By Sam Lunn-Rockliffe
“He was given a permit. This meant he was permitted to graze his cattle in the open area, not to live here. His family and children were living down [on the escarpment]” – Thomas Kosgei Chelanga, Interview 30, 05.03.2017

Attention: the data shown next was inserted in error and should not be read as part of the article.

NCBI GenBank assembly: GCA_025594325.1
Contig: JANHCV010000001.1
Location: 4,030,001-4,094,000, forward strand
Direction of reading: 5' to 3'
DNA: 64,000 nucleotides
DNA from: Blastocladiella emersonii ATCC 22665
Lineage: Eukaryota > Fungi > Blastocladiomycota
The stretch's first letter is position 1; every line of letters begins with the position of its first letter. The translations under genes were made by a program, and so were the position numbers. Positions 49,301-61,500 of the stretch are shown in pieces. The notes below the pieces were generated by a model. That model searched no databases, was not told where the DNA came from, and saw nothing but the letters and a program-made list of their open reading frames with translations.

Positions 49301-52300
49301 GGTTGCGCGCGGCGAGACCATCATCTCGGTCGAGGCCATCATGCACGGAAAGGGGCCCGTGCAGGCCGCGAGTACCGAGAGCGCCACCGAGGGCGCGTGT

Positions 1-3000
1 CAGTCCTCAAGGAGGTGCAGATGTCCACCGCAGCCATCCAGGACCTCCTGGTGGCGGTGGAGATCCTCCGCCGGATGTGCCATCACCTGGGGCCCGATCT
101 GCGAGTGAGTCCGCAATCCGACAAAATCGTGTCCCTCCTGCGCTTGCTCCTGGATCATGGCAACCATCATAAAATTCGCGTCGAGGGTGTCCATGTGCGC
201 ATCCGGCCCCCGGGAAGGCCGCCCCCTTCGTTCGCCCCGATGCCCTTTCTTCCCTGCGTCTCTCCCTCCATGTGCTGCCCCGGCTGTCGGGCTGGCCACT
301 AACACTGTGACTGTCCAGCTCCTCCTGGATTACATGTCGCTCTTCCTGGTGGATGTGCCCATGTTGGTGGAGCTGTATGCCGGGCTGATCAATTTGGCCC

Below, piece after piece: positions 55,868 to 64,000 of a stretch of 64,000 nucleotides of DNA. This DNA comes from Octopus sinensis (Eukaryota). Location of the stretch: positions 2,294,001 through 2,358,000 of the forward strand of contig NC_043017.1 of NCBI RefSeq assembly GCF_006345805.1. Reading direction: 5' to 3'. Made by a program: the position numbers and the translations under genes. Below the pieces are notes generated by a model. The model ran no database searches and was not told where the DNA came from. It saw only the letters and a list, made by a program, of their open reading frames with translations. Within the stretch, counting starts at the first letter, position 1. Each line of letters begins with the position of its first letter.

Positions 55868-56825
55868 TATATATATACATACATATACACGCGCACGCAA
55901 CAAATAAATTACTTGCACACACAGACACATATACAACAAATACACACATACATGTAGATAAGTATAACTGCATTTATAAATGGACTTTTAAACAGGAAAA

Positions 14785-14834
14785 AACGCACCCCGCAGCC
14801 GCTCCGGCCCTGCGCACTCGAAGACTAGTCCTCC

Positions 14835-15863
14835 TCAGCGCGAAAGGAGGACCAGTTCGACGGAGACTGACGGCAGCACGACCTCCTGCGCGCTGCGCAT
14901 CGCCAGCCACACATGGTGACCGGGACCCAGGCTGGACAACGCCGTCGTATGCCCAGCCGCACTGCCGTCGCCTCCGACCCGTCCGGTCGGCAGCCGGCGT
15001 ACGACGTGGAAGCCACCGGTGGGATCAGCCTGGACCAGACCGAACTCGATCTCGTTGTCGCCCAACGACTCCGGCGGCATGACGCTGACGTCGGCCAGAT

Admittedly 11:00 am is a little early for a lunch of kichwa kwa kondoo (sheep’s head), especially after a litre of sweet chai and two chapattis for breakfast. However, the opportunity to interview our host for the day Thomas, the son of a community elder who I had previously spoken to on numerous occasions, was too good to pass by. What struck me during our conversation was his passion for delegitimising his father’s claim to the area in forest that his family had lived on prior to the 2013 evictions. As indicated by the above quote, Thomas repeatedly stated that his father Musa had not been born in the forest, but rather on the Elgeyo Escarpment that plunges down to the Kerio valley a few kilometres to the east. He had acquired a permit purely to graze his cattle in the forest glades and, like the other elders, had decided to take up permanent residence inside the forest against the Government’s permission. Thomas’s narrative is particularly unique given that he himself was born in the conservation area and has a stated interest in claiming land rights to his birth place. Yet he remained adamant that this was not his family’s original home.